Jesus has gathered His apostles. I am given to understand that they are still at Lazarus' estate, but have gone to a remote corner for privacy.
Our Lady says that what is important to note here is the love, the desire to be faithful to Jesus. I see our dear Lord seated upon a stone bench benath the canopy of a leafy tree. The apostles have spread their mantles upon the ground, and are sitting on them, as close to Jesus as possible. John, the beloved discipline of pure heart, is next to Jesus, leaning against His right knee in an attitude of a trusting child, hungering for every word from His Master's lips. Peter is close, also. He is short of stature, but very intense, almost pensive. In fact, I am given to understand that all of the apostles, except John, are pensive. This is an interior agitation as they fight internally to deny or put off the reality that their Master, the Messiah, is soon to be condemned, to die, that Scripture might be fulfilled.
Our Lord knows well their interior struggle. But He is gentle and kind, constantly praying for them that their fear may dissipate and their faith be strengthened.
As our Lady directs me to look about I notice one apostle is leaning nonchalantly against an arbor over which vines have grown and whose cool greenery contrasts dramatically with his pompous attire and attitude.
This is Judas the Iscariot, Judas of Kerioth, who leans like a mischievous school boy, whose gaze is not fixed upon the Master, but whose eyes scan his brother apostles. There enfolds his lips a cynical smile, and then his entire attention wanders off, as if he were impatient for Jesus to be finished.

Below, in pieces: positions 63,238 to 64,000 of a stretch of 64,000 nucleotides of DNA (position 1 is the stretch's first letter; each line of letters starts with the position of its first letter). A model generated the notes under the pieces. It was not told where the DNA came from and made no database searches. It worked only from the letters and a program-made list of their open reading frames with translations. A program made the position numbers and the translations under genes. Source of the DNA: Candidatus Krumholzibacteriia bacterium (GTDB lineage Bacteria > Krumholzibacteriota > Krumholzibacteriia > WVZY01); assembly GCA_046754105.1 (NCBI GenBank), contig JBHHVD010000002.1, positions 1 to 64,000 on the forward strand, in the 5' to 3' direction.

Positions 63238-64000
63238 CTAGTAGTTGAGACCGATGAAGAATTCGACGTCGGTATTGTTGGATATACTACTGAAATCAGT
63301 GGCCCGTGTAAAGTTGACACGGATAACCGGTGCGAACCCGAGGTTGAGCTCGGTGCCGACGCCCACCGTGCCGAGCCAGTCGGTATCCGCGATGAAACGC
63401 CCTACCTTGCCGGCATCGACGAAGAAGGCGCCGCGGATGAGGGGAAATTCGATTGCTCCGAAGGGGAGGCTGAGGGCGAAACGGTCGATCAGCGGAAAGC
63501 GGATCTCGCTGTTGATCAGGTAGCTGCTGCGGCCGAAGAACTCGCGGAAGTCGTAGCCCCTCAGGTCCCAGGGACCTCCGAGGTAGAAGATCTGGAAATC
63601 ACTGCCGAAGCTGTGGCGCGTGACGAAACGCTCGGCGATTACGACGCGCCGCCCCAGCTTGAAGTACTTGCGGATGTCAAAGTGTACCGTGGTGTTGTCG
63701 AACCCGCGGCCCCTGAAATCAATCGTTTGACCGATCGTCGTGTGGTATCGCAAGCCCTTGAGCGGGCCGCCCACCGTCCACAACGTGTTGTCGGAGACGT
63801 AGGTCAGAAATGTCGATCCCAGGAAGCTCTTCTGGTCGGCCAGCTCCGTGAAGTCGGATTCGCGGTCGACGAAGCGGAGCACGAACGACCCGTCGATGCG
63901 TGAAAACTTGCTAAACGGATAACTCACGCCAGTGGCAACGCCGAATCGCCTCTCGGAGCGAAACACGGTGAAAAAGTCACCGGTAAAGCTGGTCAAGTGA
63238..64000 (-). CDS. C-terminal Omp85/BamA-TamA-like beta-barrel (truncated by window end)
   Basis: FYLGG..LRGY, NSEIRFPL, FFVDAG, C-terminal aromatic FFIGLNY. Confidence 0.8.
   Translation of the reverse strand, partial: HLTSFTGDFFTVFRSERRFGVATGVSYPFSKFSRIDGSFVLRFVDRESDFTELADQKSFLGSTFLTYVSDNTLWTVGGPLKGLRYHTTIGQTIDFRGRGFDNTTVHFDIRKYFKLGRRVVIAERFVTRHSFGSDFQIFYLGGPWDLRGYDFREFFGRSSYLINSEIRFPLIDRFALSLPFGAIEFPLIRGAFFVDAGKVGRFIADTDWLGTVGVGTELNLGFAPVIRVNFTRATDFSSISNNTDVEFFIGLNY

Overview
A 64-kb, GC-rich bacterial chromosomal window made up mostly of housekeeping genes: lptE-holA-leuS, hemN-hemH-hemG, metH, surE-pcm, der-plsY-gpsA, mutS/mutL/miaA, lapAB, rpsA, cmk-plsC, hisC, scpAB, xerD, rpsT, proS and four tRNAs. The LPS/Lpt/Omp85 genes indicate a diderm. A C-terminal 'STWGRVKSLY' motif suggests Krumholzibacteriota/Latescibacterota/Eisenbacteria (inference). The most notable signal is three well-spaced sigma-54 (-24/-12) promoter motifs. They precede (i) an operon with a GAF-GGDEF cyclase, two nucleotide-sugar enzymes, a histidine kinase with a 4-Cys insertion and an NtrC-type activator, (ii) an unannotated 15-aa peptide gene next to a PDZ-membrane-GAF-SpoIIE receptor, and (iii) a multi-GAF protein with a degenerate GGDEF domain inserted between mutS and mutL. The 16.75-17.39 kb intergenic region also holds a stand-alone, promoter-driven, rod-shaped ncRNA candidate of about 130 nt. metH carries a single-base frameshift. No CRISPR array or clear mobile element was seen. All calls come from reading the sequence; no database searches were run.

It troubles me greatly to look at Judas. But for now I am unable to look away. In his eyes, the cock of his head, the curve of his lips, the manner of his dress and his over-all posture, I see much of myself at various times of my life. I "see" with my soul's eyes the outer markings of pride. I "see" how this pride stiffens one's spine, while killing the true strength of the soul. His inattentiveness instantly recalls to my mind the many times I have been bored and have allowed my attention to stray - to day dream of things not of God.
It becomes very clear to me that in all men there is a little Judas Iscariot, but that these evil tendencies can be and must be completetly subdued and rooted out by our "attentiveness" to Jesus, Who is life.
Then I look again at Jesus and see how attentive He is to all His beloved apostles. He is very aware of Judas, but shows no reaction. I am given to understand that Jesus loves Judas for what he might yet be, should he will to be repentant and humble. Jesus, as God, loathes what exists already in Judas' heart and soul: evil that is so obvious to the eyes of the soul. How hideous does evil appear before God, Who is all-good! Yet even at this moment Jesus is praying for Judas, as He prays for the other apostles, each of whom still has great weaknesses and will face many purifying trials ahead.
NEXT INSTALLMENT: Part Two of Lesson 3: WITH THE APOSTLES ON THE EVE OF PASSOVER